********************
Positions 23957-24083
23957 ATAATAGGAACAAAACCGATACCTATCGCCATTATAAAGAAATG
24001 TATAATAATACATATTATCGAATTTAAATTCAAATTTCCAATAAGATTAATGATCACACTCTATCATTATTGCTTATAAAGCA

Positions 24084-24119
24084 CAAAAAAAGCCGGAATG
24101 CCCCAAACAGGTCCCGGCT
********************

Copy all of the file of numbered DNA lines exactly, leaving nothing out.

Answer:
Positions 23957-24083
23957 ATAATAGGAACAAAACCGATACCTATCGCCATTATAAAGAAATG
24001 TATAATAATACATATTATCGAATTTAAATTCAAATTTCCAATAAGATTAATGATCACACTCTATCATTATTGCTTATAAAGCA

Positions 24084-24119
24084 CAAAAAAAGCCGGAATG
24101 CCCCAAACAGGTCCCGGCT